Anger over ‘developers’ charter’ planning reforms could cost Boris Johnson blue wall seats, warns Ed Davey

Exclusive: ‘Tide of dissatisfaction’ spreading beyond by-election battleground, says Lib Dem leader

Andrew Woodcock
Political Editor
Wednesday 07 July 2021 01:12 BST
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Louise Thomas

Louise Thomas

Editor

Boris Johnson risks forfeiting swathes of Tory votes across the so-called Blue Wall seats of southern England with planning reforms which amount to a developers’ charter threatening cherished green spaces, Liberal Democrat leader Ed Davey is warning.

In his first major speech since his party’s stunning by-election victory in Chesham and Amersham last month, Sir Ed will say that the  “wrong-headed” reforms have created a “strong tide of dissatisfaction” with the government in traditional Tory heartlands already uneasy with Mr Johnson’s approach on business and the environment.

And he will make clear that Lib Dem strategists believe the Buckinghamshire constituency - which fell out of Tory hands for the first time with a remarkable 25 per cent swing to Davey’s party - was not a one-off, and that the prime minister risks seeing other bricks in the Blue Wall topple.

Speaking to the Local Government Association conference on Wednesday, Davey will say:  “From planning to potholes, from businesses to the environment, there is a strong tide of dissatisfaction with this government on a whole range of issues across the Blue Wall.

“Conservative MPs might kid themselves that this unhappiness is confined to Chesham and Amersham, but we know better.

“Liberal Democrats won that by-election by listening carefully to people’s concerns: about their families, their communities and our precious natural environment.

“Now Boris Johnson must do the same – and he should start by ditching his ill-thought-through and undemocratic planning reforms.”

Sir Ed will insist he is not a nimby, declaring that “we absolutely do need to get more homes built”.

But he will warn that the government’s reforms do “nothing” for young families and first-time buyers desperate for a home of their own, while stopping communities from protecting green spaces.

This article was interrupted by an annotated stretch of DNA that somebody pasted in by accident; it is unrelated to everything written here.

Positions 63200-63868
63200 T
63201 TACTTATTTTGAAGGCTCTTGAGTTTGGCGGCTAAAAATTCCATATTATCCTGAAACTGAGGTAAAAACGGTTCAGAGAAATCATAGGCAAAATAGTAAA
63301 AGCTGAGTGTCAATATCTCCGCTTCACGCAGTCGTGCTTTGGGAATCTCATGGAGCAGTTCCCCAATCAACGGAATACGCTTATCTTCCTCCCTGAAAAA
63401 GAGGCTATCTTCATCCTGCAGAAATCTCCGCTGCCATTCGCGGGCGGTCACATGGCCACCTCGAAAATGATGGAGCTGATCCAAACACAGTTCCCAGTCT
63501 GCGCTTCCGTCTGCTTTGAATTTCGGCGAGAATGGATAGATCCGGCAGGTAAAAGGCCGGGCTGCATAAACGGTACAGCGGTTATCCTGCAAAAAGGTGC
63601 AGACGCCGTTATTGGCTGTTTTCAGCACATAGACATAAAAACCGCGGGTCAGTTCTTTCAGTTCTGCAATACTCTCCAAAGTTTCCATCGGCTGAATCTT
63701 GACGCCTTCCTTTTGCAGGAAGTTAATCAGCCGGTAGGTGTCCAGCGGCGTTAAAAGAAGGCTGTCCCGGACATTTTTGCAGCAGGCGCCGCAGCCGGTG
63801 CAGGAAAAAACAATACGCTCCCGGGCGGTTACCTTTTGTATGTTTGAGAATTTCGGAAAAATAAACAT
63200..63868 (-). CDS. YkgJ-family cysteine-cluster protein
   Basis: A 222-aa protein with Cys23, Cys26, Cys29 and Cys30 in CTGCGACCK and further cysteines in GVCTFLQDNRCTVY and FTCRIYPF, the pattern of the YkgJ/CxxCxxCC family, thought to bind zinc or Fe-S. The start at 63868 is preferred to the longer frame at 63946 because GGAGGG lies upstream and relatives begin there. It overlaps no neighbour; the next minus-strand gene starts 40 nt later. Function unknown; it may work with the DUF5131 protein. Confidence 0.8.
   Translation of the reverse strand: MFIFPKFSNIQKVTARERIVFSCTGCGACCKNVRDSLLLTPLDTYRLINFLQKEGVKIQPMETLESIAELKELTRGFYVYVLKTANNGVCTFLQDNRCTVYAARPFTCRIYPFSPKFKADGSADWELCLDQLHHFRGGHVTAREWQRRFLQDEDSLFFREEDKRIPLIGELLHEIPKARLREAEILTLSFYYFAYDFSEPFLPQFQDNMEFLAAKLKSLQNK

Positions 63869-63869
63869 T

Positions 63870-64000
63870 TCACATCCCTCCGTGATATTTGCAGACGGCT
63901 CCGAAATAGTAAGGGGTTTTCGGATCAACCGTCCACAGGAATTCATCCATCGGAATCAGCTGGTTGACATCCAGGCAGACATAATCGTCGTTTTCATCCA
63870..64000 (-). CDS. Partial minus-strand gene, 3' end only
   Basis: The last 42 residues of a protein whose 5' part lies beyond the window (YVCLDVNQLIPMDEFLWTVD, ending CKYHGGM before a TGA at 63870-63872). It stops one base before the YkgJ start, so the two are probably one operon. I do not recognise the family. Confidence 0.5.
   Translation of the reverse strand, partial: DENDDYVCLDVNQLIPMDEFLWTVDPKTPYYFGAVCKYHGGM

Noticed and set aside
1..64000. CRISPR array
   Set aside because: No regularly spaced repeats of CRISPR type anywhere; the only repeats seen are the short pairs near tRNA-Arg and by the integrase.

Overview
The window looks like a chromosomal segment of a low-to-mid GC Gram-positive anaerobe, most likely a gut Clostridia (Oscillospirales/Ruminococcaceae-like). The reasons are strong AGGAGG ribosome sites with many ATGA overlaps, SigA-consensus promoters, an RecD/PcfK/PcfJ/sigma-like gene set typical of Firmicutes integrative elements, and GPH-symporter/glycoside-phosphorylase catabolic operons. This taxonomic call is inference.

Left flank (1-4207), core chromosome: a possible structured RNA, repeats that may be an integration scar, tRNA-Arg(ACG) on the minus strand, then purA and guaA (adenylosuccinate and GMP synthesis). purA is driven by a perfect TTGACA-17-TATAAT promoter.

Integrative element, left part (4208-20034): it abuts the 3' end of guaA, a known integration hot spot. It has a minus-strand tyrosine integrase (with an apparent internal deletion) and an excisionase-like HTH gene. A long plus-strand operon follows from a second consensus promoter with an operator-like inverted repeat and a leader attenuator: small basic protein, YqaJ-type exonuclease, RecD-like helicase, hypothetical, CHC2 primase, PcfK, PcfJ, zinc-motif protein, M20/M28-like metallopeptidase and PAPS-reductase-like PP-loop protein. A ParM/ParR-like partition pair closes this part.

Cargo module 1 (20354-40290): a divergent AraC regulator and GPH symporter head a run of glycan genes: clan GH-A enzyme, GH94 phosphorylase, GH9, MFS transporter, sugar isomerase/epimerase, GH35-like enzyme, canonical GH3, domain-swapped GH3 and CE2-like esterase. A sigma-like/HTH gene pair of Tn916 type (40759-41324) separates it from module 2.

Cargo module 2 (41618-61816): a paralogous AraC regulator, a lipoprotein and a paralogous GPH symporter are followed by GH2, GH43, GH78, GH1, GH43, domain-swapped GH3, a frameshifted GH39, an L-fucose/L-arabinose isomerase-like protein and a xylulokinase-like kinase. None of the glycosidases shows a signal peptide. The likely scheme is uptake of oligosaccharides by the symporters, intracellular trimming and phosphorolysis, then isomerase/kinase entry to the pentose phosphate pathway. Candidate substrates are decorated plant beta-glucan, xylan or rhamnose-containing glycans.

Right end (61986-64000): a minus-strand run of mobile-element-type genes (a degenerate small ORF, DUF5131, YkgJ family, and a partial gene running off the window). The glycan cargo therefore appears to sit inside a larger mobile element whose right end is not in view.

“The reforms would take power away from communities and individuals and hand it to wealthy property developers – including, incidentally, the ones who donated £11m to the Conservative Party last year,” he will say.

“From removing the requirement on developers to include affordable homes in their plans, to taking away people’s current right to object to specific development proposals, his planning reforms would allow developers to build big, expensive houses for the wealthy and maximise their profits, rather than build the homes people and communities actually need.”

Sir Ed will call for an extension of the neighbourhood plans pioneered by Liberal Democrat ministers during the coalition government of 2010-15, which he said were allowing local people to help shape their communities by setting targets on priorities like affordable homes to rent, sustainable homes and the protection of green spaces.

“Developers don’t like neighbourhood plans,” he will say. “Which probably explains why this Conservative government’s planning reforms would massively restrict their potential. So once again, local people’s voices would be ignored.

“Don’t let Boris Johnson con you into thinking it’s a choice between his plan and no plan. Between the wrong homes in the wrong places and no homes at all.

“There is a better way. A way to genuinely tackle the housing crisis while safeguarding our natural environment and putting power where it belongs: in the hands of individuals and their local communities.”

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